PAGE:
False Moods

An illustration of a person's head with golden lights emanating from the central brain area.
Image credit: Adobe Stock

If you’ve spent your life complacently accepting your mood problems as part of who you are, get ready for a revelation. Think about it. Ladies, when you are angry and snap at your partner for some annoying habit, like when he chews his food too loudly, it’s highly probable that you just explain your moods away as “PMS”, or “I’m just irritable most of the time.” Do you cry too easily, for unknown reasons? And men, if you are harsh with your children for forgetting to take out the garbage? If you burst into a rage for a seemingly trivial thing, you may explain your anger away by saying “That’s just who I am,” and cautioning your children “Don’t make me angry.” Do you find fault with yourself every day and beat yourself up for trivial mistakes?

As psychotherapist Julia Ross has explained in her book The Mood Cure, the above situations are symptoms of false moods caused by nutrient deficiencies and chemical imbalances in the brain. These false moods can be treated with nutrient therapy, thereby making talk therapy easier and more productive. A false mood can be identified by its constant presence despite your attempts to heal or “get over it.” Ms. Ross calls it an “emotional impostor” and “meaningless biochemical error,” and she insists “you shouldn’t have to live with these kinds of distorted moods on a regular basis.”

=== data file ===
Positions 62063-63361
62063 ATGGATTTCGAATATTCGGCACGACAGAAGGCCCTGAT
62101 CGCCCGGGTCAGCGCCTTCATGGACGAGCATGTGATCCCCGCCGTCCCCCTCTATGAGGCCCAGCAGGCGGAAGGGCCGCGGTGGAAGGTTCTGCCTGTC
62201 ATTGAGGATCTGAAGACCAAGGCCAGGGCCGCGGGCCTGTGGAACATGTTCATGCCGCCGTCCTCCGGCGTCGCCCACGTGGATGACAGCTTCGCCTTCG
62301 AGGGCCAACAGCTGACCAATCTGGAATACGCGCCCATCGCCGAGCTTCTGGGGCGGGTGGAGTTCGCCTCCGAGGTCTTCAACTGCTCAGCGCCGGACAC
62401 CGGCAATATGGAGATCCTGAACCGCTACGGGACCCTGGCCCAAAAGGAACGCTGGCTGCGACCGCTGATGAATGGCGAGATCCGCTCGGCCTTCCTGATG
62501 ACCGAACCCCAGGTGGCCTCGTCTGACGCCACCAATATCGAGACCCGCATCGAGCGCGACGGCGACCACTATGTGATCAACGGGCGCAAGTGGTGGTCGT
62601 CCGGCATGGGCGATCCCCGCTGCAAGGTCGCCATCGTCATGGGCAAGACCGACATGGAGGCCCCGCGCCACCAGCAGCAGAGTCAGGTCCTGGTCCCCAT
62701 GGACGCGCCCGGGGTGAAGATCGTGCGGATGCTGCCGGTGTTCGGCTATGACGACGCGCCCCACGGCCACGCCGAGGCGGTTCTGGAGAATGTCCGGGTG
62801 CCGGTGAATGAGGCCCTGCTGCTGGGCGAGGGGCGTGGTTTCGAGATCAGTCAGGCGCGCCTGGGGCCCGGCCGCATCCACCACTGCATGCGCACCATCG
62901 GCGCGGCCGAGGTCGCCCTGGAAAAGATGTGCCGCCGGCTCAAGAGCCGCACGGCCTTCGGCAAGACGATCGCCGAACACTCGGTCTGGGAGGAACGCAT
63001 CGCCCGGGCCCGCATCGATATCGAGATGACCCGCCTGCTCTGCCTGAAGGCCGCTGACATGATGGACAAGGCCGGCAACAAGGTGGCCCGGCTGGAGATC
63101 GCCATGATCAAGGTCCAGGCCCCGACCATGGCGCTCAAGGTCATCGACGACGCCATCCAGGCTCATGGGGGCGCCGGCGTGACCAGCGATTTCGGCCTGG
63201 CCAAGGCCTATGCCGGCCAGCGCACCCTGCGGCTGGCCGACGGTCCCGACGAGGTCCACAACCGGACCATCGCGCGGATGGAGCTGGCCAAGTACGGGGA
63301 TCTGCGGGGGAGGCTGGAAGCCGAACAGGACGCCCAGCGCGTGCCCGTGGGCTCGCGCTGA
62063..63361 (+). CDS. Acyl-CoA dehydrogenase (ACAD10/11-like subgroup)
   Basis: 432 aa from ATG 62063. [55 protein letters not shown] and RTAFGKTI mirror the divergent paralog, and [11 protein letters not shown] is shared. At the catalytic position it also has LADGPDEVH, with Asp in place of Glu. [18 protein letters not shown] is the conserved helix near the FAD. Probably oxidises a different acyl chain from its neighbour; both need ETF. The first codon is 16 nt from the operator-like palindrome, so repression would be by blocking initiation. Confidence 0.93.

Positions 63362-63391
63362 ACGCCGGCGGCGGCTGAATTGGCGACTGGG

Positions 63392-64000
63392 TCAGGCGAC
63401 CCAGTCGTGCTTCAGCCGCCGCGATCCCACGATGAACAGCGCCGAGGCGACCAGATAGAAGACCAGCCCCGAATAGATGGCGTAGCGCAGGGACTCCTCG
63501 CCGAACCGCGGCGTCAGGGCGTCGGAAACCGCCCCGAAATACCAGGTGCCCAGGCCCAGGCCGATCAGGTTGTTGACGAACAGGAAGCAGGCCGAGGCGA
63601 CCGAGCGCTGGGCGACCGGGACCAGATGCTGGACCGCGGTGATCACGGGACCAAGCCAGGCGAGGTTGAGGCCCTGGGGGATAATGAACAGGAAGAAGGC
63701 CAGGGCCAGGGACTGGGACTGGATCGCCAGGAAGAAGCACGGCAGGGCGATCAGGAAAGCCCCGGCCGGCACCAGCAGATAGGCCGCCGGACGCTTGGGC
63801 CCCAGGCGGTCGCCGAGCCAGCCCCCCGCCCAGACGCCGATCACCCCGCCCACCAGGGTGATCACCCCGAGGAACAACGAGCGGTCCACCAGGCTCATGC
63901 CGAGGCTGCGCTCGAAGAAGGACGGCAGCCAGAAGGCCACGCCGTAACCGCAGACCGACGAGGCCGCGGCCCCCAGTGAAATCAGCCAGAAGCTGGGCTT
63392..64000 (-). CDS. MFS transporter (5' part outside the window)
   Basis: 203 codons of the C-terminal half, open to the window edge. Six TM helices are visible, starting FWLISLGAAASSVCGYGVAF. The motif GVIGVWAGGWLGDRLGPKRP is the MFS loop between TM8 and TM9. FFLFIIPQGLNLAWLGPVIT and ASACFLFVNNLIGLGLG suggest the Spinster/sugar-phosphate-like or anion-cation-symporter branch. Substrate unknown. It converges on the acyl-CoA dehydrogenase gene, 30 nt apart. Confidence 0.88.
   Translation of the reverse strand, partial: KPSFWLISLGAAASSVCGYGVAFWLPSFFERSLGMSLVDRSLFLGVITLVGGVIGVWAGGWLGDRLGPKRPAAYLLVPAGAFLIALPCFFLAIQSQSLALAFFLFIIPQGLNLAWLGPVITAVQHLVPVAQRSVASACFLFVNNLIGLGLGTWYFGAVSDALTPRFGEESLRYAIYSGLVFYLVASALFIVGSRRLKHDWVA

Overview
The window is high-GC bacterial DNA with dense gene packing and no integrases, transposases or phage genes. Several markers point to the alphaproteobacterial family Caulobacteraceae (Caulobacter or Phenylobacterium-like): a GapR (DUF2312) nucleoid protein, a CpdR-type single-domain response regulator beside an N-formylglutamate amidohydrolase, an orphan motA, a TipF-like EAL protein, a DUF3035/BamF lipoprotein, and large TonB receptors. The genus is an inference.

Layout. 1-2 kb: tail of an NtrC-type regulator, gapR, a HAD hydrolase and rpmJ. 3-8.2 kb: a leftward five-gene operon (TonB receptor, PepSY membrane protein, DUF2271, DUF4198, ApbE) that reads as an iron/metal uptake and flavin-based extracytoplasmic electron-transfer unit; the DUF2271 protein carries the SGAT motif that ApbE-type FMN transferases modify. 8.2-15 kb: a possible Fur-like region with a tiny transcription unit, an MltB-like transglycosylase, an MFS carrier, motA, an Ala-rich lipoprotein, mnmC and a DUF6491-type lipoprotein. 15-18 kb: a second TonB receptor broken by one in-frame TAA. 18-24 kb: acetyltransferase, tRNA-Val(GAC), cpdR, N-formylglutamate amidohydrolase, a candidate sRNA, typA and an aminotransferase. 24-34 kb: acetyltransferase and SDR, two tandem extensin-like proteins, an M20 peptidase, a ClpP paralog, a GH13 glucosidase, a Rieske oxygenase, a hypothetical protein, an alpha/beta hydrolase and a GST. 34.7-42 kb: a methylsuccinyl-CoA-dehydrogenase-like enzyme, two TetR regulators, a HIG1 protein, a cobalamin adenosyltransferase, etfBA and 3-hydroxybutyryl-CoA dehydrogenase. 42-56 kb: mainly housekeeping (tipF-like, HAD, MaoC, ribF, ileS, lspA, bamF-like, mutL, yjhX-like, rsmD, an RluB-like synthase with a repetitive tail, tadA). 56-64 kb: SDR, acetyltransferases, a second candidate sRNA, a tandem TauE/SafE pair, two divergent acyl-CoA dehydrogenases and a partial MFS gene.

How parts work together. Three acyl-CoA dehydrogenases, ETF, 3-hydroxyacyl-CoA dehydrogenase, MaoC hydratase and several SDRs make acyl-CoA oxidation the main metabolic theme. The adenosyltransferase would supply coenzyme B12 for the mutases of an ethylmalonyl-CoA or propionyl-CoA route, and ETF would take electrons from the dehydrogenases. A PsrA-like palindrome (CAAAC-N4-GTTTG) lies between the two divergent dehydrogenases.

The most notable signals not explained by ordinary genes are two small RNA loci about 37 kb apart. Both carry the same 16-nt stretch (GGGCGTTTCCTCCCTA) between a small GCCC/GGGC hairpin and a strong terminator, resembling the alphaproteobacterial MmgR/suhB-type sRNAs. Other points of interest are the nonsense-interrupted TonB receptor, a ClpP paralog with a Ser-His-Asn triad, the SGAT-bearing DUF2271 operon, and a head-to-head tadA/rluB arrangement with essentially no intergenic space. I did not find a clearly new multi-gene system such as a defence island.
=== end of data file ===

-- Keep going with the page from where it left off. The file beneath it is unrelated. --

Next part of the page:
Mixed therapies work better!

The scientists who explore the role of dietary antioxidants in preventing diseases have found through trial and error that mixed sources of antioxidants work better to prevent disease than any single antioxidant alone. For instance, it’s better to have vitamin E, vitamin C, blueberries, and grape seed extract all in the diet together to more effectively combat against the progression of Alzheimer’s disease or coronary heart disease. In the same light, mixed therapies work better to resolve emotional issues. When “nutritherapy” is mentioned, it refers to a proper diet with specific supplementation designed just for your body’s needs. Combining nutritherapy with psychotherapy heals people faster than either one alone. Ms. Ross found that patients who were making no progress using psychotherapy alone responded extremely well after adding supplements to their diets.